Portrayed here sleeping, the god of dreams was nephew of Thanatos and the son of Hypnos. His mother, Pasithea, the youngest of the Three Graces, brought rest and relaxation.
In some versions, Morpheus had wings, either from birth or as a gift from Thanatos. He used these to fly to those who needed help with their dreams. On occasion, he used his wings to carry his father Hypnos to the cave of dreams, out of the reach of a baleful Zeus. Morpheus shaped dreams that people had of other humans, and he had many brothers. One, Phobetor, was the bringer of frightening dreams (origin of word phobia). Phantasus, another brother, created dreams that had no basis in reality.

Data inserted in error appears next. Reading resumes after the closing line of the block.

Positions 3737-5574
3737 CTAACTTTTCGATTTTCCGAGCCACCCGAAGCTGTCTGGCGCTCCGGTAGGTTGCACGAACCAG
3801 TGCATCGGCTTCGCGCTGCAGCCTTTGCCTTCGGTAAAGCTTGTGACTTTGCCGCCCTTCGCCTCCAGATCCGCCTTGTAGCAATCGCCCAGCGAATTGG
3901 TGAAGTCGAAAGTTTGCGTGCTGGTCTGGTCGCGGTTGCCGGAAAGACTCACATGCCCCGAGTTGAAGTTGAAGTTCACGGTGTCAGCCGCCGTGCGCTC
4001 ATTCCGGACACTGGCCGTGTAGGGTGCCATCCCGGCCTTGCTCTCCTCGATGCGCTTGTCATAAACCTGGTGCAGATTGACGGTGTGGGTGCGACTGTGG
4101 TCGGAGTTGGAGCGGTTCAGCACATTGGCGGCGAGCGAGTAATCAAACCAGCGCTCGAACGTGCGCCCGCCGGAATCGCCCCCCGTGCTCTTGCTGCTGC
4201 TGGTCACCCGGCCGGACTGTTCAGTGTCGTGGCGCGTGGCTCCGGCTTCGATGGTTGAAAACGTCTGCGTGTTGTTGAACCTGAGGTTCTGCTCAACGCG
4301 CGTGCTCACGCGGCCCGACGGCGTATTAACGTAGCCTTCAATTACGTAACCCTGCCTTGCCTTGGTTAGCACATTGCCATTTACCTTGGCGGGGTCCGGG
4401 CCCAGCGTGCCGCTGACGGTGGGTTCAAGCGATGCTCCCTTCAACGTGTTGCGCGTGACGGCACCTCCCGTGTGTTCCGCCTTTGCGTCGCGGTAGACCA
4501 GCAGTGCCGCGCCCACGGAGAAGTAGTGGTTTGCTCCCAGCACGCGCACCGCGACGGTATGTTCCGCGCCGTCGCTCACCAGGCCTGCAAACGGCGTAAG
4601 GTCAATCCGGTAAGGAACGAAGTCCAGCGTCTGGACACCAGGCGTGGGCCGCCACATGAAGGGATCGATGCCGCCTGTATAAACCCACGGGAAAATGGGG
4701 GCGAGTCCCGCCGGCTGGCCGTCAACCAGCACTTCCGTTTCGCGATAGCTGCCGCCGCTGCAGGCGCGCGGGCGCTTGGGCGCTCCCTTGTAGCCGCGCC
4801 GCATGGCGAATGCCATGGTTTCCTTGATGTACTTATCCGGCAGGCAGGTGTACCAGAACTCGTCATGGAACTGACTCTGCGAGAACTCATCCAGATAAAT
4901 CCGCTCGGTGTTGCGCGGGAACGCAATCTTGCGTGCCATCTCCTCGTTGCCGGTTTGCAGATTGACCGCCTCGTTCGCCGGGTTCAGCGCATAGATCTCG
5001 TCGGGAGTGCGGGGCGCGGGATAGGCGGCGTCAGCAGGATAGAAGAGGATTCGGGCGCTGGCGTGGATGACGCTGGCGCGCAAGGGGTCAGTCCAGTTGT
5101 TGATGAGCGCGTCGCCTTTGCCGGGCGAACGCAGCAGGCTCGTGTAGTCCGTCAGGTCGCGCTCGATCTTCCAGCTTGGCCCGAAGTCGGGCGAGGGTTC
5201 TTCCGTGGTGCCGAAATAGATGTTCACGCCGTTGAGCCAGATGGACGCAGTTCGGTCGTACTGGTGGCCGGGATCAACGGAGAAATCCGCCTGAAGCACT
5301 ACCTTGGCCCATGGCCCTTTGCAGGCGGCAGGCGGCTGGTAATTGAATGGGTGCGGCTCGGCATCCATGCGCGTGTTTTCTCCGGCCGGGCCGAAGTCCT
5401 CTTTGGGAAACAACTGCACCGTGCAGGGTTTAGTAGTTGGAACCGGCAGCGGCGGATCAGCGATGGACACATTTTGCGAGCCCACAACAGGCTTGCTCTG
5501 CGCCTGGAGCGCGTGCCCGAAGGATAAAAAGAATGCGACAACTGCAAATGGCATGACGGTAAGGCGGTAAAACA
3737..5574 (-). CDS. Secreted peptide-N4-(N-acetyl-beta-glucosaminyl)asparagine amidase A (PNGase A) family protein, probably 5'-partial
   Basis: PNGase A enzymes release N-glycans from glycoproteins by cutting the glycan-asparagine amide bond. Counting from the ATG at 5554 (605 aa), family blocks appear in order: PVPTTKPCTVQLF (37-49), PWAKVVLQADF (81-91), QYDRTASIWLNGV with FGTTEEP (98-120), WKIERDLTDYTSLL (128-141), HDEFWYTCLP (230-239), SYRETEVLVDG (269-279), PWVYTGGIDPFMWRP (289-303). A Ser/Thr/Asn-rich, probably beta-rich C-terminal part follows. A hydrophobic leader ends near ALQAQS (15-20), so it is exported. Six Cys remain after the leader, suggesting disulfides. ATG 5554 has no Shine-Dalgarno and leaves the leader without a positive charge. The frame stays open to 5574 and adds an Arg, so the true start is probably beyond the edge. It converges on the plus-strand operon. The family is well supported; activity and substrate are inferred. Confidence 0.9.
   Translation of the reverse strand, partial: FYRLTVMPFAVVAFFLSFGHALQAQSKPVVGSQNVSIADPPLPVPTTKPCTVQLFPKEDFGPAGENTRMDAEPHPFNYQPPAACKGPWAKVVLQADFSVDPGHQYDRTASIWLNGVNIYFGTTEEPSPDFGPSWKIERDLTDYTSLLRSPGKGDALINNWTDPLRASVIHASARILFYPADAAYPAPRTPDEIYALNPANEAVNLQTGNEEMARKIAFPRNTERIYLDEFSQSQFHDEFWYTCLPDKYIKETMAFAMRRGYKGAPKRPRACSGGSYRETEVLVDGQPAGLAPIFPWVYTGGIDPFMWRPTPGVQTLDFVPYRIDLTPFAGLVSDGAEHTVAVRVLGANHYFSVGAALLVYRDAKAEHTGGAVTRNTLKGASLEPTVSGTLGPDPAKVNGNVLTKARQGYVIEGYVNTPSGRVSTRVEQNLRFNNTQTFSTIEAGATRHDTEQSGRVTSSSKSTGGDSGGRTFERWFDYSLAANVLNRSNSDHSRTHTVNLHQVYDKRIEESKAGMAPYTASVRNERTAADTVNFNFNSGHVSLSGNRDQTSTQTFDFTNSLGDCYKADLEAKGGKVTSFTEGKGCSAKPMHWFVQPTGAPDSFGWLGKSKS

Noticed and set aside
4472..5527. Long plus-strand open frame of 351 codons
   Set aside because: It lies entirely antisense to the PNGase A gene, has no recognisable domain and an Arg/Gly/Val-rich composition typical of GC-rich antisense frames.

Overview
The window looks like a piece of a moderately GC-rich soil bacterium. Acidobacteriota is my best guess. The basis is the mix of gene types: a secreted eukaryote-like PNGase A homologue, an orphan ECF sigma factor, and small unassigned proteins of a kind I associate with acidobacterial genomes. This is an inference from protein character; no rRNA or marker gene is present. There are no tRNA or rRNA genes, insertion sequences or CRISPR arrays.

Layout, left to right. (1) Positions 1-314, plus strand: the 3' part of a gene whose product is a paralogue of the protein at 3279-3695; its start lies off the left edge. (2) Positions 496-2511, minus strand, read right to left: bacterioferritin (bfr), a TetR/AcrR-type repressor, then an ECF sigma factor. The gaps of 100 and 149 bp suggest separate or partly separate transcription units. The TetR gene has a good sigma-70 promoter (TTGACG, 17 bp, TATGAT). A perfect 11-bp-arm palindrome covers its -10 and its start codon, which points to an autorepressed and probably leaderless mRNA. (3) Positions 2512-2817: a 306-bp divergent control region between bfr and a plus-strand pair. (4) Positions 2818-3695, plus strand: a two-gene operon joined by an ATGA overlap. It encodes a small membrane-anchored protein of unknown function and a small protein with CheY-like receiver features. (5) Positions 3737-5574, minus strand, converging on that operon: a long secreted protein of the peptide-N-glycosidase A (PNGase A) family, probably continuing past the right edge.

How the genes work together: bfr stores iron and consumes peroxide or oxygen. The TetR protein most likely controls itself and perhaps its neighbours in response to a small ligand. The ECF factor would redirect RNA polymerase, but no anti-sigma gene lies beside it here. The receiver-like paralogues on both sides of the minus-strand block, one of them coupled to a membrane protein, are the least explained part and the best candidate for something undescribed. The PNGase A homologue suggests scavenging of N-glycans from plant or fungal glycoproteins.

The home of Morpheus was the Dream World, where he slept on a bed of poppy seeds. From his name, of course, come the words related to the poppy-derived drug morphine. Because he was the shaper of dreams, we also get morphic, morpheme and so on from the name of this god.